In June 1944, United States carrier-based fighters decimated the Japanese fleet in the Battle of the Philippine Sea — a battle that would later be called the “Marianas Turkey Shoot.”
“Why, hell, it was just like an old-time turkey shoot down home!” a pilot aboard the USS Lexington commented about the battle, according to War History Online.
The victory was huge for the U.S. Navy, as it neutralized Japan’s naval capacity and rendered it unable to launch any large-scale operations for the rest of the war.
The “turkey shoot” took place during the assault on the Mariana Islands — an archipelago in the western part of the North Pacific Ocean that was strategically vital during World War II because of its proximity to the Japanese mainland.
Thus, the security of the islands was vital to Japan, which was already battling U.S. forces on Saipan, and any further intrusion in the area would leave the Philippine Islands and Japan vulnerable to U.S. attack, according to the History Channel Online.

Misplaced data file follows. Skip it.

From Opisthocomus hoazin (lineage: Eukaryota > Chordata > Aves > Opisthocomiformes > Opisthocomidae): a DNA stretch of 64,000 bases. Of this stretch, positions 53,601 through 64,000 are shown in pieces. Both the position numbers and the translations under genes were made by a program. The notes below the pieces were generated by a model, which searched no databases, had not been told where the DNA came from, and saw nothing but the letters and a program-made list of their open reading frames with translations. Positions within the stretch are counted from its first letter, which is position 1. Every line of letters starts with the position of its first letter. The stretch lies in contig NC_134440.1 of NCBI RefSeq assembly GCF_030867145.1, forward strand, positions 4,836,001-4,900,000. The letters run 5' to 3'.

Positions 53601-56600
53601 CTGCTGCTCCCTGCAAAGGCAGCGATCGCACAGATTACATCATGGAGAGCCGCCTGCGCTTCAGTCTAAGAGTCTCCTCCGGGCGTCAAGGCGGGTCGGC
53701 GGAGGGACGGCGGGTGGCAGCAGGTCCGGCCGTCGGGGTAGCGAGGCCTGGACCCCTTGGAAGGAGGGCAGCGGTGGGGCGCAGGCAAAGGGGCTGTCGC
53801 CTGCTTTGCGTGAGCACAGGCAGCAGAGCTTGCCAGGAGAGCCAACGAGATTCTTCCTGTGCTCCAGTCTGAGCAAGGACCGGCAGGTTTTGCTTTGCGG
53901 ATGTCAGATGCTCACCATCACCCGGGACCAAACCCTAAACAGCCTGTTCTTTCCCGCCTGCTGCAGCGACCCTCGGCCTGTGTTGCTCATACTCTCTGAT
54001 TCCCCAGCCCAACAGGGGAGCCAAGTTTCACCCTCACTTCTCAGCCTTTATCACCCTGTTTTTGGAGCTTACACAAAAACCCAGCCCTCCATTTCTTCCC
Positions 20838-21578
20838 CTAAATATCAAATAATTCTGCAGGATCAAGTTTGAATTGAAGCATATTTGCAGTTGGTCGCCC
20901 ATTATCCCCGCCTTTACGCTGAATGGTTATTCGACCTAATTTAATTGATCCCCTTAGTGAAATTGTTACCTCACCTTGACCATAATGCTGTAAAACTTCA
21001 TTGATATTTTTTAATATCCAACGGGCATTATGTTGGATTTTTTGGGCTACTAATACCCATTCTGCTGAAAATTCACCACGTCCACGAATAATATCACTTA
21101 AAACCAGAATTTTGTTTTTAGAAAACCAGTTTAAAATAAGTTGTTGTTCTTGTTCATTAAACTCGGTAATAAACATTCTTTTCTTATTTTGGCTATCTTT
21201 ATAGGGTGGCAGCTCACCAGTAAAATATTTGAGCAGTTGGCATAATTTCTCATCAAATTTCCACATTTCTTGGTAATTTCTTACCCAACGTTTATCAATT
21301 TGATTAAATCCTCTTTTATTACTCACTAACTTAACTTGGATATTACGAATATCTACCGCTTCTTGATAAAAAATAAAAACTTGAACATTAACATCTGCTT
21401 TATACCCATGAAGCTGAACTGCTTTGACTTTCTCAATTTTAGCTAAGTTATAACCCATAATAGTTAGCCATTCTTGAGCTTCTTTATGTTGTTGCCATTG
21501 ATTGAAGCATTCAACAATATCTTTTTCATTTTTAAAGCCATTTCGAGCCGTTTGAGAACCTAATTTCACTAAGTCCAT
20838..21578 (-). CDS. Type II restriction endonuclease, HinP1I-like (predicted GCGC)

U.S. Admiral Raymond Spruance was leading the U.S. Fifth Fleet toward Saipan and the rest of the Marianas as backup, but Japanese forces decided to try to stop them.
Japanese Admiral Ozawa Jisaburo ordered 430 of his planes, launched from aircraft carriers, to attack Spruance’s fleet in what has been deemed the “greatest carrier battle of the war.”
The Americans, however, were too much for the Japanese. They shot down more than 300 aircraft and sank two carriers. Meanwhile, only 29 American planes were lost in the battle.
The decisive victory for the U.S. made it apparent that it was only a matter of time before the Allies had full control of the area, and many have called it the “turning point” of the war in the Pacific.
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